State to sell off 20 vacant Garda stations

Audit will determine if closed stations can be used by community groups

Brian Hayes FG at Leinster House yesterday. PHOTOGRAPH - FRANK MILLER 31.1.01

Brian Hayes FG at Leinster House yesterday. PHOTOGRAPH - FRANK MILLER 31.1.01


The State is to begin disposing of Garda stations that have been closed since the rationalisation of the network began in 2011, with the first 20 stations to be put on the market by the summer.

Minister of State Brian Hayes, who is responsible for the Office of Public Works (OPW) which owns the stations, has said all 139 closed stations will first be examined to determine if the State has any use for them or if they could be used by community or voluntary groups.

“Clearly these stations are surplus to requirements and their disposal will make savings for the taxpayer on utilities, maintenance and ongoing security costs,” Mr Hayes said. “The last thing we want to see are former Garda stations in a derelict condition.”

The 139 stations, of an original network of 705, were closed under a plan by Minister for Justice Alan Shatter, who believes the size of the network is too large for the Republic.

In 2011 Mr Shatter requested Garda Commissioner Martin Callinan examine the network and identify which stations could be closed.

In December 2011 some 39 closures were announced, with a further 100 station closures outlined 12 months later. All but four have now been closed and further closures have not been ruled out.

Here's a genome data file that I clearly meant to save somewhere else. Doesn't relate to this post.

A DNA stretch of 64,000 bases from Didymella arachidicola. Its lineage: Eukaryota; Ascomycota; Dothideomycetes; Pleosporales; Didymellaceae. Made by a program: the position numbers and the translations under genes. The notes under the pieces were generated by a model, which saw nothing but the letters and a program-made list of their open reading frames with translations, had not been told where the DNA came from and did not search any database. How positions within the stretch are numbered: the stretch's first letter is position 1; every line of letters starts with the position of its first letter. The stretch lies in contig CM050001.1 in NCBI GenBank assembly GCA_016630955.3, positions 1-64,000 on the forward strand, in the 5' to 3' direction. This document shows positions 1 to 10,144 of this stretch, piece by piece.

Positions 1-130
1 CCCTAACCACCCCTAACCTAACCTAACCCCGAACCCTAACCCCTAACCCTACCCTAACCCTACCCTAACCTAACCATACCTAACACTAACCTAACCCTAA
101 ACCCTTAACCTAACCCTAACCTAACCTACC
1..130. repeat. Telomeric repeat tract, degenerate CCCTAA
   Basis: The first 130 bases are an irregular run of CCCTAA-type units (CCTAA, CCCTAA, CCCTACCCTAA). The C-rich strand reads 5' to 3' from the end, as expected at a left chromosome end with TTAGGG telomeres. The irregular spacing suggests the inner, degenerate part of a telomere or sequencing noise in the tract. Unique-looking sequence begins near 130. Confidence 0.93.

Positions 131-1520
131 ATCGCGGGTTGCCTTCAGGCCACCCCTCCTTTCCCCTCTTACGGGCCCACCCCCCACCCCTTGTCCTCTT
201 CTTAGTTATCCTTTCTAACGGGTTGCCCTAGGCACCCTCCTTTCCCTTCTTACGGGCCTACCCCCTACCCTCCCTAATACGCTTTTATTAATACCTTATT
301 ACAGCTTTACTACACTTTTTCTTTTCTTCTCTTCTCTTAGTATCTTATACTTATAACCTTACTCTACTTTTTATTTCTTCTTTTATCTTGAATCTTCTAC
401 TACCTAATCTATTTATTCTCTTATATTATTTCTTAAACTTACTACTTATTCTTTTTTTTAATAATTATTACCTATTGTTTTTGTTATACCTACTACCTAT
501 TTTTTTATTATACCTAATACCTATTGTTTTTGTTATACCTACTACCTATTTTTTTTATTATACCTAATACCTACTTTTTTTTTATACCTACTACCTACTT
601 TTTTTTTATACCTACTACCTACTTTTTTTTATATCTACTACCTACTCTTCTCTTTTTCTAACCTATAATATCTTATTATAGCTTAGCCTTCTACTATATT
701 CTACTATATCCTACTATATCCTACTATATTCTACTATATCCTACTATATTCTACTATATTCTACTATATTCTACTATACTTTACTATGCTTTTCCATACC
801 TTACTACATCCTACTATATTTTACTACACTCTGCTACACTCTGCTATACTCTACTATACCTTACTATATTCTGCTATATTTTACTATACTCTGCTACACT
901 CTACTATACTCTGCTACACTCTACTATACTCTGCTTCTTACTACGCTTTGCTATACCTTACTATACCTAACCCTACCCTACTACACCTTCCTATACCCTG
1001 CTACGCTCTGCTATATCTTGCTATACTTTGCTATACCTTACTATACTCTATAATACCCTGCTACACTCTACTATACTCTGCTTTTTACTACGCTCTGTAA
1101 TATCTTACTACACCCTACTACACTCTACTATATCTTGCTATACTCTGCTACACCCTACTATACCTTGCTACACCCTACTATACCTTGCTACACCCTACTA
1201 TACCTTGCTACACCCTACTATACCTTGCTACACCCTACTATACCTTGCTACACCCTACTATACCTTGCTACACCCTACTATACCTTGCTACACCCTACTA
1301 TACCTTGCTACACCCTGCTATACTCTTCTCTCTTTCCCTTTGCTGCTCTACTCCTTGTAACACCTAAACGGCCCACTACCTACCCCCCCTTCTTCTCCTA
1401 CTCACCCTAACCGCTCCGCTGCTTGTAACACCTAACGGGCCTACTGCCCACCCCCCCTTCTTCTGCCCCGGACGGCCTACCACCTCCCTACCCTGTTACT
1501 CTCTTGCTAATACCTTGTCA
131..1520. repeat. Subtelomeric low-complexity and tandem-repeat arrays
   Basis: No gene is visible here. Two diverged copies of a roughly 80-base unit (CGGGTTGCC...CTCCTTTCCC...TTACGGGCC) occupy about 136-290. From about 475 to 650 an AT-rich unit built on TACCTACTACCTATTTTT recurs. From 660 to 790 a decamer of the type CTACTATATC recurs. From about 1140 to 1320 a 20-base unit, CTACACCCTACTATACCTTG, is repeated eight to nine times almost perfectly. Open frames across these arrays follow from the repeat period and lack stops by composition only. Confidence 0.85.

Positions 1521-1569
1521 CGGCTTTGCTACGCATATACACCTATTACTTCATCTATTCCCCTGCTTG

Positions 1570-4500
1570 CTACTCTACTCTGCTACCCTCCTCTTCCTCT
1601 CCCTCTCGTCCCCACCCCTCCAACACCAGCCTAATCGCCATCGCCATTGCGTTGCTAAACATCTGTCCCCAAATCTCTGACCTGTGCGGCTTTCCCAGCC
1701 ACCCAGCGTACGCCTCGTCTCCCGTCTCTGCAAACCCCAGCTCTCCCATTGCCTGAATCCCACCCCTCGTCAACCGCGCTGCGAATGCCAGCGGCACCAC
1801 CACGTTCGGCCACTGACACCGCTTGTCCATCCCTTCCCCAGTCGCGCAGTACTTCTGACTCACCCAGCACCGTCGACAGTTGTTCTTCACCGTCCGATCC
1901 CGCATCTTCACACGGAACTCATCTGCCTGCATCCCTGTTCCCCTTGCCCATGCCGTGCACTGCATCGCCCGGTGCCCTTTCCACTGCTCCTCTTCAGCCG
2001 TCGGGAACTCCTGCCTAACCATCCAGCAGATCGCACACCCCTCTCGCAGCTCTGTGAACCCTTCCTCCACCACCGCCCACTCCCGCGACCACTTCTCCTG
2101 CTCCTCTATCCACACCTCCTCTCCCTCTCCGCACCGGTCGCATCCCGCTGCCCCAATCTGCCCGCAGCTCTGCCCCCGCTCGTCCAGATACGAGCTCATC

The moves have been opposed by many within the Garda and the station closure programme is likely to generate debate at the annual delegate conference in Sligo next week of the Association of Garda Sergeants and Inspectors.

Mr Hayes said the audit of the vacant stations had already begun in an effort to determine which might be sold and what stations could be put to other State or community use. However, he had “made it quite clear” that the first 20 stations to be sold were to be on the market by summer to generate funds for the State.

“I want to make it clear that where a business case is made on behalf of a local group to take on the responsibility of managing a former station for the benefit of the community, the OPW will seriously consider this request.”

He added submissions would be treated seriously once they came from organisations with a proven track record of providing services to the community. Already about 20 voluntary, community and sports groups had expressed interest in acquiring a closed station.

Some 17 of the stations have communication masts that generate licence fees for the State of about €200,000 annually. It is unclear what arrangements will be made with those mobile phone networks currently renting the masts.